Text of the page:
“What fucked you up enough to want to become a stand-up?” he asked.

“I’m a writer,” I said. “Not a stand-up, not really. No stage presence, you see.”

“Then why do it?” he said.

“It’s that or a Web series, right? Or improv.”

“Improv. Ick.”

He took the wine opener from me, negotiated its stainless steel levers. He poured us each a glass and held his up in a shy toast.

“Thank you for coming on short notice. I think you’re going to have fun. While you’re here you can treat this place as your own. That’s it. You can drink now.”

I clinked his glass and we both sipped.

“Mm,” I said, “tannins,” though I didn’t know what that meant.

He swirled his glass. “I like my wine like I like my women.”

I groaned. “For real?”

“Humor me.”

“Abundant? Great legs? Available for purchase?”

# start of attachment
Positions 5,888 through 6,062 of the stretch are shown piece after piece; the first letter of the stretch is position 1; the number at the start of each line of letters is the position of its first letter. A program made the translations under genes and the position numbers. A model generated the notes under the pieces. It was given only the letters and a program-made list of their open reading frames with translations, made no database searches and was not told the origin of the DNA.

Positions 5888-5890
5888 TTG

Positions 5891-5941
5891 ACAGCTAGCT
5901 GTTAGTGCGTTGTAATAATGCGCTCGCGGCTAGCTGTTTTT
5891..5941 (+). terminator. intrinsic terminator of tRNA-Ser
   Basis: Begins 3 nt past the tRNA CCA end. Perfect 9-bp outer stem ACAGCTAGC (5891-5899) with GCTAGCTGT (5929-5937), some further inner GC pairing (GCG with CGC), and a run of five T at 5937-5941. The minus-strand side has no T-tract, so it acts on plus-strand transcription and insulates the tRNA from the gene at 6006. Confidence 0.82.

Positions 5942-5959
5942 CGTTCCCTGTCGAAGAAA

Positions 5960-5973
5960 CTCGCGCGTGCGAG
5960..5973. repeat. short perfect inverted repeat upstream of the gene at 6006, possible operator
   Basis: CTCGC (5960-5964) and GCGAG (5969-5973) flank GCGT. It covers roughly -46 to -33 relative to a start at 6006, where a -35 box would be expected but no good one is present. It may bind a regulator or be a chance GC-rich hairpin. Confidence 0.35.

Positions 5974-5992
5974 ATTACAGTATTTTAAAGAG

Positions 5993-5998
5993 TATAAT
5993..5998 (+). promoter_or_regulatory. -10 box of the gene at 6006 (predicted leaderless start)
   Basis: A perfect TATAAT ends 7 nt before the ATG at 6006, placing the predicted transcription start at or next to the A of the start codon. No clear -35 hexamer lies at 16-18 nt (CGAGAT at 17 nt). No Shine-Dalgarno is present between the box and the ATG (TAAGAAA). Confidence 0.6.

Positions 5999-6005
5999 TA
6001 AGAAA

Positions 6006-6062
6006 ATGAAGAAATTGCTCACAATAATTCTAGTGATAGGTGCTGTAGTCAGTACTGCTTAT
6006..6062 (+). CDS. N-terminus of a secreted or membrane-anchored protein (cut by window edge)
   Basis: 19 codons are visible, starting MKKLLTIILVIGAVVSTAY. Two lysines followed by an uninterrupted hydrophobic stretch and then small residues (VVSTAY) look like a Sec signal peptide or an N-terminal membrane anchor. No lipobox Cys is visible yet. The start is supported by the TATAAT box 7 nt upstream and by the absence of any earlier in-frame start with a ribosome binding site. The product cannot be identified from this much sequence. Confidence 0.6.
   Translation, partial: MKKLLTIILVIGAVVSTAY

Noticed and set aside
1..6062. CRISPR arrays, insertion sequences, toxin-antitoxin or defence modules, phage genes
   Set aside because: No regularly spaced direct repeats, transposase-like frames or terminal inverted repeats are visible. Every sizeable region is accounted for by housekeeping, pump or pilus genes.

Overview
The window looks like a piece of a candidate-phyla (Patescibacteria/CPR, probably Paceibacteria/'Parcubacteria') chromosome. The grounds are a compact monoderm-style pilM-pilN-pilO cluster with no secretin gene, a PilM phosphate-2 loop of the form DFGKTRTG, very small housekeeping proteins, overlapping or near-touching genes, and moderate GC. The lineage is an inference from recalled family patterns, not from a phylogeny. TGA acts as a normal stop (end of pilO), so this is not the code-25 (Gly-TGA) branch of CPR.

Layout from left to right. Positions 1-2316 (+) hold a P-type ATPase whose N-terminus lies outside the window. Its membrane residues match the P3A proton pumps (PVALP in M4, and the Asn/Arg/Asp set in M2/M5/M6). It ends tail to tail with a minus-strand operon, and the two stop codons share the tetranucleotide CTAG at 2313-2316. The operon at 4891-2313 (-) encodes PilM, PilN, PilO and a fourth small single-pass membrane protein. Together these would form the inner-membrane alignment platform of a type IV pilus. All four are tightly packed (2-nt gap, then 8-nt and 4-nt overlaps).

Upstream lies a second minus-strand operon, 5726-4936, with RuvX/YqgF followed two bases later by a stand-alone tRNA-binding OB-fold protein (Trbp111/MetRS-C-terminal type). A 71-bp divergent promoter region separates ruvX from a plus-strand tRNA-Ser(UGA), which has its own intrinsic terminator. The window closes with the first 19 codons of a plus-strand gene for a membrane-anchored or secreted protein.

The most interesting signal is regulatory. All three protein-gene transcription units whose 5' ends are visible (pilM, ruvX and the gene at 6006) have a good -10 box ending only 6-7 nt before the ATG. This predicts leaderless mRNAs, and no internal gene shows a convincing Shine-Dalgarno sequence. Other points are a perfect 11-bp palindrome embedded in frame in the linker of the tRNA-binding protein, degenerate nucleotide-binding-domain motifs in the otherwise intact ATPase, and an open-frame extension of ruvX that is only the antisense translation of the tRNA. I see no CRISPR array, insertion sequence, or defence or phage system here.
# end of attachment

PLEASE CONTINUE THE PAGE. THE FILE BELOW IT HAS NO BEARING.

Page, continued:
He looked pleased. “I was going to say dry.”

He handed me a plate and I laid out crackers.

“Your childhood,” he said.

“I wasn’t abused, if that’s what you’re asking.”

“It’s not always abuse. Sometimes it’s a stutter. Sometimes it’s childhood obesity. Sometimes, it’s, I don’t know, a back brace.”

“I didn’t have a back brace,” I said.

“You’re being literal. You were an outsider.”

“You mean because I’m Jewish.”

“There couldn’t have been many.”

“None. None that weren’t eighty years old. So few that people didn’t know. The possibility of a Jew didn’t even occur to them. My brother and I more or less passed. Kids at school would ask us where we went to church.”

“And what would you say?”

“Episcopalian was a safe bet. Evangelicals were too intense and Catholics could sniff you out. You had to know stuff to be a Catholic. When I got older I would tell the truth. People didn’t know what to do with that.”

“Well, there you go,” said Hugo. “That must have been isolating.”

“But everyone feels isolated as a teenager, don’t they? The reason is almost beside the point.”

“So nothing causes anything. That’s your thesis?”

“I don’t have a thesis,” I said. “I’ve got my woes like anyone. No one’s unscathed. My grandparents are dead. Three of four, anyway. I was only intermittently popular in my small town. Not, you know, full-on popular. Um what else? I don’t know . . . I’ve had an abortion?”